• my point was not so much about answer quality as about your reading of the duplicate question - votes on the answer I referred suggest that your interpretation is somewhat narrow compared to many other readers @GregBurghardt – gnat Feb 3 '17 at 17:55
4

Use the Builder pattern

The Builder Pattern is intended for exactly this scenario.

Named parameters

In this example I combine the builder pattern with named parameters to make it crystal clear what is being built:

var builder = new CarBuilder();
builder.WithWheels(17, WheelType.Aluminum);
builder.WithEngine(displacement: 2.1F, 
                   cylinders:    4, 
                   ecu:          EcuType.Programmable, 
                   fuel:         FuelType.Unleaded);
builder.WithDoors(powerlock: true);
var car = builder.Build();

Fluent syntax

If each method ends with return this then you can chain them together using fluent syntax:

var car = new CarBuilder().WithWheels(17, WheelType.Aluminum)
                          .WithEngine(displacement: 2.1F, 
                                      cylinders:    4, 
                                      ecu:          EcuType.Programmable, 
                                      fuel:         FuelType.Unleaded)
                          .WithDoors(powerlock: true)
                          .Build();

As a factory

Another feature of this pattern is that the Build() method can return any class that inherits from Car; thus you can extend and specialize Car (e.g. into PassengerCar, Truck, etc). This allows it to work as a factory as well.

class CarBuilder()
{
    public Car Build()
    {
        Car newInstance;
        if (_wheels == 18) newInstance = new Truck()
        else if (_wheels == 4 && _powerLock) newInstance = new LuxuryCar()
        else newInstance = new PassengerCar();

        return newInstance;
    }
}
1

I would encourage you toward a more data oriented approach instead of using new code (new classes) for every little part.

For something this complex, I would build to a plan with user selected options.

The plans are there to ensure that a usable car comes out the other end.

Plans can range from simple parts lists, to not just listing parts but also capturing hierarchically composed build/assembly details. Further, many available configuration options have rules (not compatible with this or that, requires this or that...).

There are numerous large, professional software offerings designed to help with these things.

If you were interested creating some of this capability in house, I would recommend creating a formal notion of a "plan" using some form of generic parts list and rules for the various options, and then creating tooling around working with plans and generic parts.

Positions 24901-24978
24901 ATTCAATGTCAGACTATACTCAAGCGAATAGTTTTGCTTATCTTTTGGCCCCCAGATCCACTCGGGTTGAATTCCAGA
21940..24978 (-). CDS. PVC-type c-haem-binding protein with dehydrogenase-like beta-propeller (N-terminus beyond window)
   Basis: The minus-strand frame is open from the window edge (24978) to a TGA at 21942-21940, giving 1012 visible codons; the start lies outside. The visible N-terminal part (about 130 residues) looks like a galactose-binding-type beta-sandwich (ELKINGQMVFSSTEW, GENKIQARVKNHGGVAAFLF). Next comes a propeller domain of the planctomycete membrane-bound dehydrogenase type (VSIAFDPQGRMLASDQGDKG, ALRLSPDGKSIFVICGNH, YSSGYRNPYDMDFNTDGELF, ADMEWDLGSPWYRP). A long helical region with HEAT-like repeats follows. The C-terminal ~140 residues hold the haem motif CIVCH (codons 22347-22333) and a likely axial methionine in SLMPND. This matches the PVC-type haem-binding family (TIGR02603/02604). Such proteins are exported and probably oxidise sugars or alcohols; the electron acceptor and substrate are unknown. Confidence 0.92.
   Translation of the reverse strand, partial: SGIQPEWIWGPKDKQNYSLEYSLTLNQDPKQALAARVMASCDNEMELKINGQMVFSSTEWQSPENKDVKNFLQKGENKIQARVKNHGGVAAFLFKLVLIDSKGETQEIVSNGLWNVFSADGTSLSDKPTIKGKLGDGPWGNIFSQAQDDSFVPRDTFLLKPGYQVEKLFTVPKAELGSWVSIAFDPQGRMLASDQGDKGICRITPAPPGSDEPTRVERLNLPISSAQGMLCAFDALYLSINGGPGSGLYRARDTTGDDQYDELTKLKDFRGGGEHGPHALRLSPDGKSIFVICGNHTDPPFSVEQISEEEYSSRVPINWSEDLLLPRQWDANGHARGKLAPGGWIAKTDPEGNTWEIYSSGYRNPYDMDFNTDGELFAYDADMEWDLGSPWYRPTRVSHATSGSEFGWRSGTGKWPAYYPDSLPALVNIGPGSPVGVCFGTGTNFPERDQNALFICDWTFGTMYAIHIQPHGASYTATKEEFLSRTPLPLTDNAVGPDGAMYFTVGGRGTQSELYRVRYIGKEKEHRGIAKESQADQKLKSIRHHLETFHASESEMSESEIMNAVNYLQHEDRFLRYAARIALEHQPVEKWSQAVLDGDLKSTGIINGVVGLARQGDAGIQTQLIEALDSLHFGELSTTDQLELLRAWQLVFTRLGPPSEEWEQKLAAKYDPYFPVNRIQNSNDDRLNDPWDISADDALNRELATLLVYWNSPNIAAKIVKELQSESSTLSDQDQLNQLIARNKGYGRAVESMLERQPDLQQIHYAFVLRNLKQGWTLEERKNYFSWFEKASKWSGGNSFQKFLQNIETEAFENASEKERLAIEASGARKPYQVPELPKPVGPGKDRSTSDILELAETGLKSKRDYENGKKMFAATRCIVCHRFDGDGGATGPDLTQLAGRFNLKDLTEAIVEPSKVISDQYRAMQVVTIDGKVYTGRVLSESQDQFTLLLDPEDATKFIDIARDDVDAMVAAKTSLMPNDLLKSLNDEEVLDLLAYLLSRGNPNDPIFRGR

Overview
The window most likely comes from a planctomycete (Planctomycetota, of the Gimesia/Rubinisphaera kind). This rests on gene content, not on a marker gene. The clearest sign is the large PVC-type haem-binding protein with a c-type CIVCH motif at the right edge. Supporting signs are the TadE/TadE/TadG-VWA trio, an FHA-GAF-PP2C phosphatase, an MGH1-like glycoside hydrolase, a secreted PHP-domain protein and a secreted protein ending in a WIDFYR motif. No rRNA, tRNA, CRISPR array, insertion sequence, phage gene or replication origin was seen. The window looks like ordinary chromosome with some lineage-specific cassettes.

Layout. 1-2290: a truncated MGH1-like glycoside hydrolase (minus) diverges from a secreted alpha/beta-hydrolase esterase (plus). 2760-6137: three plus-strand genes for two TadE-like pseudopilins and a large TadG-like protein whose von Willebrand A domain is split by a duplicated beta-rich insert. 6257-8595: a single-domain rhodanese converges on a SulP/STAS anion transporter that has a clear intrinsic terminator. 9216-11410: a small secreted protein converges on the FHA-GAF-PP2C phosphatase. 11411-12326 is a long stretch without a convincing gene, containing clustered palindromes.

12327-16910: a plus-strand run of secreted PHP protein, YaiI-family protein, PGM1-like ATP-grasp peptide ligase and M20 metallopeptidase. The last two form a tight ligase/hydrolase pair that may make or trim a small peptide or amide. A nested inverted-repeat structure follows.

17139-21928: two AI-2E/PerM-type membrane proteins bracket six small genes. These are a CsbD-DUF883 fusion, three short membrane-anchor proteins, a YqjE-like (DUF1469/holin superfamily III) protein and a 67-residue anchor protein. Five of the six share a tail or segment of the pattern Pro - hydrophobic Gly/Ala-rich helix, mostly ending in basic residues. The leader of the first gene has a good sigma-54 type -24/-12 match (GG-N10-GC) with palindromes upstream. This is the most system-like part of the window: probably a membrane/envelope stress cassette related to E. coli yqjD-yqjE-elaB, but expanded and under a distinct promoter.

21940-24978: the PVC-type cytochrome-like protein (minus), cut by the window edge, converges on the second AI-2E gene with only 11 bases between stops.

Then your software tasks would be to (1) support the creation and validation of plans, (2) present the plans with their available options in some user interface, (3) capture a selected base plan with specifically chosen options, (4) instantiate an order (or something else) from those plans with chosen options.

If you go about it the way you're describing above in the question, your car plans will be captured only in the code of specialized classes (rather than as information that could otherwise be manipulated), which is what we'd refer to as hard-coded and be a maintenance problem.

How do I create instances of classes which require a huge amount of components and attributes?

I wouldn't do this manually (i.e. by writing custom code for each scenario). I'd instead create generic capability to instantiate what I need from chosen plans with their chosen options, which would give me a parts list, from which any desirable objects or orders could be made. (If I needed objects, I'd reuse a generic parts class that would be able to represent any given part.)

Would this be usable if the class actually needs thousands of arguments like a real car would?

I don't believe that either of the ways you're suggesting would work for a real car, rather you'd want some way to communicate available plans & options and then selections.

Also, I am never going to use any of these components (wheel, engine, transmission, etc...) in anything other than inside of a car, so why leave them outside of the scope of the car class?

In the automotive industry, the individual parts will need to be ordered, sourced, repairable, etc... So, these parts will be used outside of the "car". However, I reiterate that you look more toward capturing the notion of plans and parts as data rather than as code (classes).